What Are RV Electric Dump Valves?
When you dump the black and grey tanks in your RV you open them by pulling handles that are connected to gate valves.
RV waste valves are large valves that have a sliding plastic piece inside. It acts like a gate that holds or releases the waste inside the grey and black tanks.
Related Product: See how level your RV is using an App on your phone with the LevelMatePro Wireless RV Leveling System (click to view on Amazon)
The handles to these gate valves can be found outside the RV.
On smaller RVs, the handles are usually connected directly to the gate valves, and you will see both the gate valves and the handles by the sewer outlet.
Larger RVs will often have the holding tanks further away from the sewer outlet. The gate valves will be somewhere further underneath the RV.
The handles to this type of gate valve will still be outside the RV and somewhere near the sewer outlet, but they are connected to the gates via long cables.
Any kind of RV holding tank valve can be swapped out for electric dump valves, also called electric waste valves.
Electric dump valves have a gate that’s identical to the manual kind. The only difference is an electrical motor at the top of the valve where the handle usually goes.
The size for these valves is universal, 3 inches for the black tank and 1.5 inches or sometimes 3 inches for the grey tank.
See Also: Best RV Sewer Hose Kits Reviewed & Rated
Electric waste valves are operated by a switch you can install anywhere inside your RV and they are powered by the RV’s 12 volt battery system.
In this article, I’ll go over some of the pros and cons of electric dump valves.
I’ll also review a few of the most popular brands of electric waste valves and give a short installation overview.
Why Get Electric Dump Valves for Your RV?
A lot of RV owners view electric dump valves as a solution to a problem they don’t have, and for the most part that’s pretty true.
Electric waste valves are not a must have RV gadget, manual gate valves work great and most people have no problem using them.
So why get an electric dump valve?
For When Staying in RV Parks
For myself, the reason I would install an electric waste valve on my RV would be for the times when I stay in RV parks.
When you are hooked up to a sewer the black and grey tank valves need to stay closed. Otherwise, you become the vent for the entire sewer system.
Trust me, the smell is not a fun surprise to come back to if you forget to close one of the valves.
Depending on how much you use your holding tanks, you will need to go outside and dump them whenever they get filled.
In our small motorhome, the grey tank needs to be dumped almost every day whenever we stay in RV parks.
It’s not really a lot of work to walk outside and open the gate valve, but it can get annoying having to do it every day.
Waiting outside for it to empty isn’t always fun either, especially when it’s cold outside.
For me, adding an electric dump valve to at least the grey tank could make staying in an RV park a little more comfortable.
All I would have to do to dump the grey is flip a switch to open the valve, then close it after a few minutes, easy peasy.
For dumping the black I would like to be near the sewer hose so I can keep an eye on it, but for the grey tank, it could be incredibly useful.
If you Have Difficulty Reaching or Pulling the Handles
Another reason to make the switch to electric waste valves on your RV would be accessibility.
The handles to the dump valves are usually low to the ground, and you are often required to kneel down to open them.
They can also get sticky and hard to open and close over time.
For both of those reasons, installing RV dump valves that can be opened and closed with the press of a button could be a must have for some RV owners.
Electric Dump Valve Pros & Cons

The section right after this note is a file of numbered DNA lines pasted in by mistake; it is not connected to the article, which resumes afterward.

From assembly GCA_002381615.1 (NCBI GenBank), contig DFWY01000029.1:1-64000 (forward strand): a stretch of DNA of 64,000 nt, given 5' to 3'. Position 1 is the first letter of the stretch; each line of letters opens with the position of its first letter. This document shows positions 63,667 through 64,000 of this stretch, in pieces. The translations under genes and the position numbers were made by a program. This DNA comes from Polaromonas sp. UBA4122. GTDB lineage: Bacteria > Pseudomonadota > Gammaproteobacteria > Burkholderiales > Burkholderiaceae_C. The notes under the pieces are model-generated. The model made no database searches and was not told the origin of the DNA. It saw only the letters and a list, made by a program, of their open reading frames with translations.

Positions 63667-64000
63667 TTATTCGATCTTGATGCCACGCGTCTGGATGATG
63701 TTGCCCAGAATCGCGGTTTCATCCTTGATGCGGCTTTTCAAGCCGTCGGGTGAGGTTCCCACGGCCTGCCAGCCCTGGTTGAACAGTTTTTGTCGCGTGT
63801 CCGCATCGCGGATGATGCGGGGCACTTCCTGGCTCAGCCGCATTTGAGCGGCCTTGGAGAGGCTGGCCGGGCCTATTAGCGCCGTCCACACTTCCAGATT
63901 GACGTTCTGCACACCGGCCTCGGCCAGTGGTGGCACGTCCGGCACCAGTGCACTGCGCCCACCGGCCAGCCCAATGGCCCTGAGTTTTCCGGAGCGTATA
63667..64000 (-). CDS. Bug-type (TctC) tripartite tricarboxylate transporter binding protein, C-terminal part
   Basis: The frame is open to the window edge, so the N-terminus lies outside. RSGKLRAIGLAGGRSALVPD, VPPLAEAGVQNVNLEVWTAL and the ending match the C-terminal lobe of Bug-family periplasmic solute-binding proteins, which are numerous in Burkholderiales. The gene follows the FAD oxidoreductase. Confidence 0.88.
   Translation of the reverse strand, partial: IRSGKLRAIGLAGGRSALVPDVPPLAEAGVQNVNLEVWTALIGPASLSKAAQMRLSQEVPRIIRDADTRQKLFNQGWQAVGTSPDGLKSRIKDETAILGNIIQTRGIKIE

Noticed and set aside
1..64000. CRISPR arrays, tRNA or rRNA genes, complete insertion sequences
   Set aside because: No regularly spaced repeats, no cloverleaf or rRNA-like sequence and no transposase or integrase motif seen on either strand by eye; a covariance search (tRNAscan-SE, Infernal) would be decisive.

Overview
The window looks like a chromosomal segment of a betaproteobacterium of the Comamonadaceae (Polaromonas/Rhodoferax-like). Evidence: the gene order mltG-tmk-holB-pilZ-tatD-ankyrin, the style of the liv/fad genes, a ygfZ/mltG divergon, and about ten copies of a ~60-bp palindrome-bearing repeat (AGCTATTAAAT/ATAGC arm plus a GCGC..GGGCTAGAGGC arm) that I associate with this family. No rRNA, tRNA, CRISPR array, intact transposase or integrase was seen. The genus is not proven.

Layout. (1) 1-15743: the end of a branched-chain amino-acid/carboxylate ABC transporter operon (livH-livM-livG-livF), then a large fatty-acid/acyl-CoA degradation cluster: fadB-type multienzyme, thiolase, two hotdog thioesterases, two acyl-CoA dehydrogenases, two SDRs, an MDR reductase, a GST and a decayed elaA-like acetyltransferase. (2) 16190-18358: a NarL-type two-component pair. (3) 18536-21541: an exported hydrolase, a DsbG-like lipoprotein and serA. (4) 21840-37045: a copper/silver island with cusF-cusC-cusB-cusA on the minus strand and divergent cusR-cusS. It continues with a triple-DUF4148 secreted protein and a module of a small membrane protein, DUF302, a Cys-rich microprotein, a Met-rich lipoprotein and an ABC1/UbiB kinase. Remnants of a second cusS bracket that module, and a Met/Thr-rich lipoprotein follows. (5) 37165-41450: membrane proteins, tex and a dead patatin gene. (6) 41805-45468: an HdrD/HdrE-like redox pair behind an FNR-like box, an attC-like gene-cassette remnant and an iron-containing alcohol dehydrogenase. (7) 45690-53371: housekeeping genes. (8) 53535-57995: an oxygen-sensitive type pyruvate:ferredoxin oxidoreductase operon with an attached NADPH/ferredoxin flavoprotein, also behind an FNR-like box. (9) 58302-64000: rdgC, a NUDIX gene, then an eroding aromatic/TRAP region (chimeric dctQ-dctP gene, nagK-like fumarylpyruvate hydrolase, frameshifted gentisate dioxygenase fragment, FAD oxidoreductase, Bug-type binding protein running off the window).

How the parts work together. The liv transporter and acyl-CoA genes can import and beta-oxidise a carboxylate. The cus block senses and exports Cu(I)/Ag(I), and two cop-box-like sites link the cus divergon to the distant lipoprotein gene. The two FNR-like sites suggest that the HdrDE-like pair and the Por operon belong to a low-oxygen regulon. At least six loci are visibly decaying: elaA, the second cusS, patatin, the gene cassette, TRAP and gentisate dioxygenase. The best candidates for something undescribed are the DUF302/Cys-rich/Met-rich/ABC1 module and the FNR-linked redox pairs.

- Can dump your RV from inside. Very handy when RV is hooked up to a sewer.
- Helps those with accessibility issues. No more having to kneel down to reach the handles.
- The valve part is easy to install. RV gate valve sizes are universal.
- Like many electrical RV gadgets, all brands of electric waste valves can break down or be unreliable.
- If the electric waste valve fails and it’s located under the RV it could take some time to get to the manual lever. This could cause extra stress at busy RV dump stations.
- Installing electrical takes a little bit of know how.
- Will need to run wires from outside the RV to inside the RV. May require drilling some holes.
- Risk of accidentally pressing the button and dumping the black or grey tank when not hooked up to a sewer or at an RV dump station. (I have a DIY fix idea for this later on in this article.)
Best Electric Dump Valves Reviews & Info
So maybe I’m not making the best case for installing electric waste valves onto your RV.
But if you live in an RV park or have issues kneeling down to open the gate valves one of these kinds of electric valves could make RV life a lot easier.
If you decide you want to install an electric dump valve on your black tank, grey tank, or even both of them, you have a few brands to choose from.
Last update on 2023-12-01 / Affiliate links / Images from Amazon Product Advertising API
Valterra is a name you will see on a lot of RV waste systems.
The company makes most of the gate valves used today and it even has its own special kind of RV sewer hose that doesn’t use the common bayonet fittings.
The Valterra E1003VP EZ Valve electric waste valve system uses a 3 inch gate valve and a standard handle that’s connected to a small electrical motor.
Included with the kit is the 3 inch electric dump valve, a 4 foot power cable, a 3 foot switch cable, a switch, two switch plates (one for grey and one for black), mounting bolts, and 3 inch O-rings.
Each kit only includes one electric waste valve. That means you will need to get two if you plan on installing one on each RV holding tank.
Almost every camper has a 3 inch pipe coming out of the black tank. So the Valterra should be a direct replacement.
The grey tank can be a little different though. Some RVs use the same 3 inch pipe for the gray tank outlet as well, while others use a 1.5 inch pipe and gate valve instead.
To make the 3″ Valterra work with a 1.5″ pipe you can use two Valterra Eccentric Tank Reducers (click to view on Amazon) and two 3 inch Valterra Slip Hub Flanges (click to view on Amazon).
Since you will be connecting pipes together you will also need some PVC Pipe Cement & Primer (click to view on Amazon).
Some of the main features of the Valterra are; a 1.3 second open and close cycle, operating temperature from 35-120°F, and vertical to horizontal mounting.